More than 80 scientists and biologists, including Dr. Jane Goodall, have signed a letter urging Congress to oppose H.R. 424 and S. 164, the “War on Wolves Act” to strip Endangered Species Act (ESA) protections for wolves in the Great Lakes and Wyoming. The scientists point out that critical decisions about imperiled species like wolves should not be the result of outdated public attitudes based on myths, misinformation, and fear. “A basic principle of wildlife management is that it be based on sound science. For that reason, it would be poor governance to manage a wildlife population on the basis of attitudes about wildlife that are profoundly untethered from scientific knowledge about wildlife. The proper role of government in a case like this is to work to ease the misperceptions of that small segment of Americans.” Find the letter at: www.humanesociety.org
An Open Letter to Members of Congress and the White House from Scientists and Scholars on Federal Wolf Delisting and Congressional intervention on Individual Species in the Context of the U.S. Endangered Species Act
We, the undersigned scientists and scholars, urge Congress to refrain from delisting gray wolves (Canis lupus) in the Western Great Lakes and Wyoming. In particular, we urge you to oppose H.R. 424 and S. 164. Gray wolves should be protected by the U. S. Endangered Species Act, 1973 (ESA) until the legal requirements for delisting them are met. All listings and delistings decisions should be undertaken by the U.S. Fish and Wildlife Service (FWS), consistent with the best available scientific data, and pursuant to a robust administrative process that considers input from all stakeholders and experts.
Over the past four decades, we have made incredible progress toward the recovery of wolves. Today, approximately 5500 wolves inhabit about 15% of their historic range within the contiguous United States. While we have made substantial progress toward recovery, the job is not done. Important work remains. In particular, the ESA requires that a species be recovered throughout a larger portion of its historic range than has currently been achieved.1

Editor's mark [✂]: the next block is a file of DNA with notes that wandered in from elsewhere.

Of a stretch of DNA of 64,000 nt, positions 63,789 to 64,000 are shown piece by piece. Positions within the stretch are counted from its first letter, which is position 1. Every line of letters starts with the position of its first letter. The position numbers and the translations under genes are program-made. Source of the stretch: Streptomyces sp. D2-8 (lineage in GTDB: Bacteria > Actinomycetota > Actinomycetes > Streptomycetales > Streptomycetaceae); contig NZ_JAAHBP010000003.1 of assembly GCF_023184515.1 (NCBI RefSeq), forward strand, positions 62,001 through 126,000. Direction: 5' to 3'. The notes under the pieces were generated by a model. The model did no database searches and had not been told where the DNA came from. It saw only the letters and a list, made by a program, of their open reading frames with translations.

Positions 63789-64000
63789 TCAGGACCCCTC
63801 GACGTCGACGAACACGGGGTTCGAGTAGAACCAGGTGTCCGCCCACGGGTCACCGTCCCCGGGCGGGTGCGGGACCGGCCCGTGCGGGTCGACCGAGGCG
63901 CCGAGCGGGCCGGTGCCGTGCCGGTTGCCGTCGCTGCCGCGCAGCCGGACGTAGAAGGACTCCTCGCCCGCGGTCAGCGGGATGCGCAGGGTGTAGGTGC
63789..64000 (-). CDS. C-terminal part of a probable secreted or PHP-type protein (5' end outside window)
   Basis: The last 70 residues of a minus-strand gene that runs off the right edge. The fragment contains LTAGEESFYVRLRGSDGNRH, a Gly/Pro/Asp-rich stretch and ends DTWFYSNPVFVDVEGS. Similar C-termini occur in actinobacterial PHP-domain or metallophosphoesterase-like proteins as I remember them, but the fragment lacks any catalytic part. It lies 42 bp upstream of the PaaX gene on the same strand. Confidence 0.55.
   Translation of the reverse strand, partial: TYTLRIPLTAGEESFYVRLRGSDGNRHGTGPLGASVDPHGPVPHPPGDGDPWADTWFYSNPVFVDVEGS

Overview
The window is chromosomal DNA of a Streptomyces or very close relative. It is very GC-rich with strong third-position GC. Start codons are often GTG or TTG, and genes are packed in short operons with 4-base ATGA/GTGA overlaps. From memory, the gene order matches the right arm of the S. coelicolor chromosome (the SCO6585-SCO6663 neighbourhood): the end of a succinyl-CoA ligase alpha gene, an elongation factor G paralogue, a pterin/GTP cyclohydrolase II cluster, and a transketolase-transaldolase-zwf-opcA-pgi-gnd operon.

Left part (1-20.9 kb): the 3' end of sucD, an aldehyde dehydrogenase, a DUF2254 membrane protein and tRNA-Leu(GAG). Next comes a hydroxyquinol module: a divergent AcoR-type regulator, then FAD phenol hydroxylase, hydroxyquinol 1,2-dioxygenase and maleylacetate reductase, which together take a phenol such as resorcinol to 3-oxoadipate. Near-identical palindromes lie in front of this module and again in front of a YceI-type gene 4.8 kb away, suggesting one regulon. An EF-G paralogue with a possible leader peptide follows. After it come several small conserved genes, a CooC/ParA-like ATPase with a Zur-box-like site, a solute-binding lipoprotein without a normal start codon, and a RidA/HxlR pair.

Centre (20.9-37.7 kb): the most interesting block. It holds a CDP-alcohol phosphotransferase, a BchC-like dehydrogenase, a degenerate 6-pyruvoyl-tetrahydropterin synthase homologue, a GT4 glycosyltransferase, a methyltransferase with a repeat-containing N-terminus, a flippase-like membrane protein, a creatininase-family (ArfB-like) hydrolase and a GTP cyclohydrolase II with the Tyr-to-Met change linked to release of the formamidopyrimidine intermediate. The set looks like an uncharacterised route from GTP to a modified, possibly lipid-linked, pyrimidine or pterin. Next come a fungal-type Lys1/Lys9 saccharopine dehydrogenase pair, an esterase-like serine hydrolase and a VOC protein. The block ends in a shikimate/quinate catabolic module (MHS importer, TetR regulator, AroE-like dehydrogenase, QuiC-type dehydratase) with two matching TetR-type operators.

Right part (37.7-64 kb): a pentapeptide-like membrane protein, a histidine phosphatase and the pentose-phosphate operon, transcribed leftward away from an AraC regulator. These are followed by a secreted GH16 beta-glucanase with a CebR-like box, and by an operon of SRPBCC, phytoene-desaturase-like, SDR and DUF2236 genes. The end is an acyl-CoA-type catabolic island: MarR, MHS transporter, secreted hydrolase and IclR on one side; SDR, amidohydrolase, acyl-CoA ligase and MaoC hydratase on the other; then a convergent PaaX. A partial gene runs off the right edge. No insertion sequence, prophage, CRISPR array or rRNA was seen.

The American people are supportive of wolf conservation and the ESA2 and we are more than able to handle the work entailed by completing wolf recovery. The essential issues surrounding wolves – livestock losses3, interests pertaining to deer and elk hunting4, perceived threats to human safety5, and legal/political issues6 – are all quite manageable.
Congressional delisting of wolves should be avoided because it would be an inappropriate shortcut. Our treatment of wolves through the ESA is a herald for how we will treat the ESA in general and for the hundreds of species whose well-being depends on ESA protection. Opportunities to work through some important challenges of conservation are cut off if and when Congress intervenes by making decisions about individual species in the context of the ESA. Such intervention can seem like an expedited solution, but its larger effect is to inhibit progress on the broader issues of conservation and ESA implementation.
In recent years, Congress has increasingly made efforts to influence the management of individual species in the context of the ESA. These efforts have been motivated by local and special interests. As such, they eviscerate the essential purpose of federal governance and the ESA, which is to conserve species insomuch as doing so is a national interest. This concern is reinforced by broad public support for wolves and the ESA that transcends political orientation.7
We must get wolf recovery right by developing a healthy relationship with wolves, recognizing the important role they play in our ecosystems and refraining from unjustified persecution. Our actions will be judged by future generations of Americans for the kind of relationship we forge with wolves and the fair treatment of our fellow citizens who are impacted by wolves in a genuinely negative manner. Those relationships, whatever they may be, will say much about the kind of people we are. The American people are supportive of this work and we are more than able to accomplish it.
John Vucetich, Ph.D.
School of Forest Resources and Environmental Science
Michigan Technological University Houghton, Michigan
Jeremy Bruskotter, Ph.D. Associate Professor
School of Environment and Natural Resources
Ohio State University
Adrian Treves, Ph.D. Associate Professor Environmental Studies University of Wisconsin Madison, Wisconsin
Michael Paul Nelson, Ph.D.
Ruth H. Spaniol Chair of Renewable Resources and Professor of Environmental Philosophy and Ethics
Depart. of Forest Ecosystems and Society Oregon State University